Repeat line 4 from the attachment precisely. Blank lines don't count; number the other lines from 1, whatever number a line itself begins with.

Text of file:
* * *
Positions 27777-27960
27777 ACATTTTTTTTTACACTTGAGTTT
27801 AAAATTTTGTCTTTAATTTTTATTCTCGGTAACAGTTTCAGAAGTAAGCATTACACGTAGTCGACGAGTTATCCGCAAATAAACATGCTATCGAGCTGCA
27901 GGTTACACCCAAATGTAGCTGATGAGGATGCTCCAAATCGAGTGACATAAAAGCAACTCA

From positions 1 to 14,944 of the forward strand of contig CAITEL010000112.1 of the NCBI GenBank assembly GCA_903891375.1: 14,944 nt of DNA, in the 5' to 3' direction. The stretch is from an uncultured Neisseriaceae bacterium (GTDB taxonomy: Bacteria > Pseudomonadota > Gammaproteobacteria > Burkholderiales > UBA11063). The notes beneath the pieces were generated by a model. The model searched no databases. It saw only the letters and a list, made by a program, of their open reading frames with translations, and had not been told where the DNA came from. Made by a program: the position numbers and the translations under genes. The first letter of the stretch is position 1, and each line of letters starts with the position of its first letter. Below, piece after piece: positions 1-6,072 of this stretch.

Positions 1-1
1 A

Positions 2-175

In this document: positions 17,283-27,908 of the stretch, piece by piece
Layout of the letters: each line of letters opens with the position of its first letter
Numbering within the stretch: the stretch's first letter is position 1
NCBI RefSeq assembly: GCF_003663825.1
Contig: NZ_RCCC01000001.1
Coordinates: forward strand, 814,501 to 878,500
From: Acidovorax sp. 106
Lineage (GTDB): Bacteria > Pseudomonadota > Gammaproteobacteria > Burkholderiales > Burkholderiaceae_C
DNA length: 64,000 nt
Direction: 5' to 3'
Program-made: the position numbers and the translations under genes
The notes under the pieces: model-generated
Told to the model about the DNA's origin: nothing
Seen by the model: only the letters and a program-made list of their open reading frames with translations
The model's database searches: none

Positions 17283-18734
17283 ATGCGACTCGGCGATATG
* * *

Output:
27901 GGTTACACCCAAATGTAGCTGATGAGGATGCTCCAAATCGAGTGACATAAAAGCAACTCA